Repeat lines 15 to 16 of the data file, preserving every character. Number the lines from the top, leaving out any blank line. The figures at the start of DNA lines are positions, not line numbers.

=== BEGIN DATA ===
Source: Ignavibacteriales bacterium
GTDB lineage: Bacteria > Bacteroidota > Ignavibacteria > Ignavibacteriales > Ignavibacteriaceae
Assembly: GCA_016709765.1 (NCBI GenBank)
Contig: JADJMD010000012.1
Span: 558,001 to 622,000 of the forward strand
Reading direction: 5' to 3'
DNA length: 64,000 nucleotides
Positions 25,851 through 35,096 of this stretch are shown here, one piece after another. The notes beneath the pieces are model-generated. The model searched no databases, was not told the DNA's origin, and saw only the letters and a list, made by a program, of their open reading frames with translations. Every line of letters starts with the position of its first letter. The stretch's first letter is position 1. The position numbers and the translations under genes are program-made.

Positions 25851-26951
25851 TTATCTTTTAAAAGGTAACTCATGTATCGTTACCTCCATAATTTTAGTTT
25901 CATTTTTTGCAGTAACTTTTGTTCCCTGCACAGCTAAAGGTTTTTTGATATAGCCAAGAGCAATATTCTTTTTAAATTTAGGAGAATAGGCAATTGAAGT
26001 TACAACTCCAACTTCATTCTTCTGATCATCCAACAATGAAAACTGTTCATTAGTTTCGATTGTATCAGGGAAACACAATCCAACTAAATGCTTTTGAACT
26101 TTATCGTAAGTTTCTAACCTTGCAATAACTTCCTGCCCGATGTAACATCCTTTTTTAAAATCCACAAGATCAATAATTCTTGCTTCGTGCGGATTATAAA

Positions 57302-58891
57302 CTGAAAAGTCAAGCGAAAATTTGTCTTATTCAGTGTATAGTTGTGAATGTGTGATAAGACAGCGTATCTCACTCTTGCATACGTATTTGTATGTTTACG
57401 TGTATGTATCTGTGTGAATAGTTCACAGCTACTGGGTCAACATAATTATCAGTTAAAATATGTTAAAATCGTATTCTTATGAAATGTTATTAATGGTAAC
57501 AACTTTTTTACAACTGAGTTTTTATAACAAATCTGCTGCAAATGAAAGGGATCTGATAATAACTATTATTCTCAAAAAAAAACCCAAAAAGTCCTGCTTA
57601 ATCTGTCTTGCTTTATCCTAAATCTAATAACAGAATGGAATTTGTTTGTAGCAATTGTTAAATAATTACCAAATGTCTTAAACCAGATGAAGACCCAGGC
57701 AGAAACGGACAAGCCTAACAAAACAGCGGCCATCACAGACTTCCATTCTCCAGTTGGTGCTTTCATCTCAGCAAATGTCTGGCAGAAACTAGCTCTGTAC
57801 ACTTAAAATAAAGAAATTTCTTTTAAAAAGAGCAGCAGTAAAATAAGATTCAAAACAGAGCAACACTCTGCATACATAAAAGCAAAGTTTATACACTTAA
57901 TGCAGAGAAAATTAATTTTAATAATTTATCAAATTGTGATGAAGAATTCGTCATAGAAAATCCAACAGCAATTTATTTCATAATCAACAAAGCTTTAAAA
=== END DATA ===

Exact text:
57302 CTGAAAAGTCAAGCGAAAATTTGTCTTATTCAGTGTATAGTTGTGAATGTGTGATAAGACAGCGTATCTCACTCTTGCATACGTATTTGTATGTTTACG
57401 TGTATGTATCTGTGTGAATAGTTCACAGCTACTGGGTCAACATAATTATCAGTTAAAATATGTTAAAATCGTATTCTTATGAAATGTTATTAATGGTAAC